“Order for payment” procedures - Northern Ireland
In the field of civil justice, pending procedures and proceedings initiated before the end of the transition period will continue under EU law. The e-Justice Portal, on the basis of a mutual agreement with the UK, will maintain the relevant information related to the United Kingdom until the end of 2022.
TABLE OF CONTENTS
- 1 Existence of an order for payment procedure
- 1.1 Scope of procedure
- 1.1.1 What types of claims are eligible (e.g. only pecuniary claims, only contractual claims etc.)?
- 1.1.2 Is there an upper limit regarding the value of the claim?
- 1.1.3 Is the use of that procedure optional or obligatory?
- 1.1.4 Is the procedure available if the defendant lives in another Member State or in a third country?
- 1.2 Competent court
- 1.3 Formal requirements
- 1.3.1 Is the use of a standardised form obligatory? (if yes, where can that form be obtained?)
- 1.3.2 Is representation by a lawyer required?
- 1.3.3 In how much detail do I have to describe the reason for the claim?
- 1.3.4 Is it necessary to present written evidence of the claim at issue? If yes, which documents are admissible as proof?
- 1.4 Rejection of application
- 1.5 Appeal
- 1.6 Statement of opposition
- 1.7 Effect of statement of opposition
- 1.8 Effect of lack of statement of opposition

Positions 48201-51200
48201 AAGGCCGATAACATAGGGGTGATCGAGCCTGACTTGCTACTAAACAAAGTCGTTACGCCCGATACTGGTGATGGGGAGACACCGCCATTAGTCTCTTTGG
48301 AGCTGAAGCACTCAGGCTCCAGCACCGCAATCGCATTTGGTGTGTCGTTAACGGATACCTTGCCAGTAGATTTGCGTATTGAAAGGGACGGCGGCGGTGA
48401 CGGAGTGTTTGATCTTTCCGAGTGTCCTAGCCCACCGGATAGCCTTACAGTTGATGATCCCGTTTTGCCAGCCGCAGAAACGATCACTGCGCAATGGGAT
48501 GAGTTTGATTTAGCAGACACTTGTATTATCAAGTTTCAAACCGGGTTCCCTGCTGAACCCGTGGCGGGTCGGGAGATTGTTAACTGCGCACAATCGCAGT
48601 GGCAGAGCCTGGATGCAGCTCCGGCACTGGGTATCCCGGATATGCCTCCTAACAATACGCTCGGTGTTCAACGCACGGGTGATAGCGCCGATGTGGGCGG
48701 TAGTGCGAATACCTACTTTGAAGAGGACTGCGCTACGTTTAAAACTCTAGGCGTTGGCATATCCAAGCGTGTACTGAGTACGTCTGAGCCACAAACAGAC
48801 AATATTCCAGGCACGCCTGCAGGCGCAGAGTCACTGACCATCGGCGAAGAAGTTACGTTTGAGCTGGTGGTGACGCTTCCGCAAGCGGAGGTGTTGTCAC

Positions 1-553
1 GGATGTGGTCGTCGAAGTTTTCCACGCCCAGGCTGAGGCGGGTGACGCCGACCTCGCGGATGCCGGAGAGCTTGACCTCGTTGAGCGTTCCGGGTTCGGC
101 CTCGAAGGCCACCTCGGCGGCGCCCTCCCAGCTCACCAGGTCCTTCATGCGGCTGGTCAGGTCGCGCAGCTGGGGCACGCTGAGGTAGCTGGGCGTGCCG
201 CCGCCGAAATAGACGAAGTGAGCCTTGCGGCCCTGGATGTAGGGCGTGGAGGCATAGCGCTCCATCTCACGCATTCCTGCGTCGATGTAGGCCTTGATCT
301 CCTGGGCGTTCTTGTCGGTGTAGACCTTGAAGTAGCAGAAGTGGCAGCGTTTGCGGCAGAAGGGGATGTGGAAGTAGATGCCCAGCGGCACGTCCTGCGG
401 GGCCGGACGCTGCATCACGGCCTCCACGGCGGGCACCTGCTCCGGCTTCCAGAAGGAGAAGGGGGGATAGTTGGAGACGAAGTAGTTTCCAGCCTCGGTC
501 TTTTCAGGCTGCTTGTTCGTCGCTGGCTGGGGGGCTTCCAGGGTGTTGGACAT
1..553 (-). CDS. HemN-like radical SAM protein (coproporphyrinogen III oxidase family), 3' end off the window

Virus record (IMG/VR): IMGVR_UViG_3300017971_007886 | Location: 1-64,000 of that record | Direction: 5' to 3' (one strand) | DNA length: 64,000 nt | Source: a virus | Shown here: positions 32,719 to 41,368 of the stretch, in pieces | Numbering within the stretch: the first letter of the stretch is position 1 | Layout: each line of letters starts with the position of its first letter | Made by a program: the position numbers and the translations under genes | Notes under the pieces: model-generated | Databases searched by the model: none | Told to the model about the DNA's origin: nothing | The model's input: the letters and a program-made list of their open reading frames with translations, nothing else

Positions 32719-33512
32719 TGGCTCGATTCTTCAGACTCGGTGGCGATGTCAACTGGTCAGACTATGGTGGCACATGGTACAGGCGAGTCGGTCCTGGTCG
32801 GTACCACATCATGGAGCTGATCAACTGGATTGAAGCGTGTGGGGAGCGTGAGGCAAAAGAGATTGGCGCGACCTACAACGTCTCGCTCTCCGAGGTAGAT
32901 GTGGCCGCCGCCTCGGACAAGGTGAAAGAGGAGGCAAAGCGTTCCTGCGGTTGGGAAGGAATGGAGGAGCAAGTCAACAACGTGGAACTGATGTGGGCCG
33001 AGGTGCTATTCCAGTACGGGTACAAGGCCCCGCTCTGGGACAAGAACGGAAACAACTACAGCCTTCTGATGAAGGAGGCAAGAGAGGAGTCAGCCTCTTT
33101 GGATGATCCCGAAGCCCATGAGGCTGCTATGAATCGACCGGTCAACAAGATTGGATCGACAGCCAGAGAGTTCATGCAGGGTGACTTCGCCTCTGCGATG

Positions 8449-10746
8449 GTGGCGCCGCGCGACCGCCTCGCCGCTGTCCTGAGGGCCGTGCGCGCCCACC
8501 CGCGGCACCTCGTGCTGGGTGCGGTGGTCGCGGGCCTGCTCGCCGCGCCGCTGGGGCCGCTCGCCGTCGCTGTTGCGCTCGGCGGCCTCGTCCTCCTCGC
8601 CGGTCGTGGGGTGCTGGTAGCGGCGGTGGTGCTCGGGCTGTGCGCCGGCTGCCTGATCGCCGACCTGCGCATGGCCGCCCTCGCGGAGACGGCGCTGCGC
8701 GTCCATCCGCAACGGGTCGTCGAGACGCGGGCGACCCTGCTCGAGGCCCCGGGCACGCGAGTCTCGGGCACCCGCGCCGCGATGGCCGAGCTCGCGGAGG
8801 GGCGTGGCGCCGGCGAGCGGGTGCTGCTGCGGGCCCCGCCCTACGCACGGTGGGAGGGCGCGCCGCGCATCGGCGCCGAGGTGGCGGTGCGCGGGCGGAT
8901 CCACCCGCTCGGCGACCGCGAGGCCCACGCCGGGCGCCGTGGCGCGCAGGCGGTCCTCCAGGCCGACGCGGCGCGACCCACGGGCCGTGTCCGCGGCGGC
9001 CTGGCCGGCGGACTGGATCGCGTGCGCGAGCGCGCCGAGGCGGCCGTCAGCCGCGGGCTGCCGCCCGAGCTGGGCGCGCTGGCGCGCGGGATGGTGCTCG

- 1.1 Scope of procedure
1 Existence of an order for payment procedure
There is no specific 'order for payment' procedure in Northern Ireland. There is, however, a procedure by which an applicant (or plaintiff) can claim a 'judgment in default' where a defendant (or respondent) fails to indicate his intention to defend the proceedings (a 'default judgment procedure').
It may also be possible in a cross border claim within the EU to use the European Order for Payment or the European Small Claims Procedures.
1.1 Scope of procedure
The 'default judgment procedure' is part of the normal civil court procedures in Northern Ireland.
In the High Court, when an applicant ('plaintiff') issues a claim, the defendant (respondent) is required to acknowledge this within 14 days after he has been served with the claim unless the respondent resides outside NI when the time limit depends on where the respondent lives, but this is reflected on the face of the writ of summonses.
In the County Court for civil bills and small claims cases, the period is 21 days. If the defendant (respondent) does not acknowledge that he has received papers relating to the claim and wishes to defend the action, the applicant ('plaintiff') may apply for judgment in default by lodging the appropriate papers in the designated court office.
1.1.1 What types of claims are eligible (e.g. only pecuniary claims, only contractual claims etc.)?
In Northern Ireland, a judgment in default may be obtained in the following types of proceedings, although in certain circumstances, permission of the court will be required: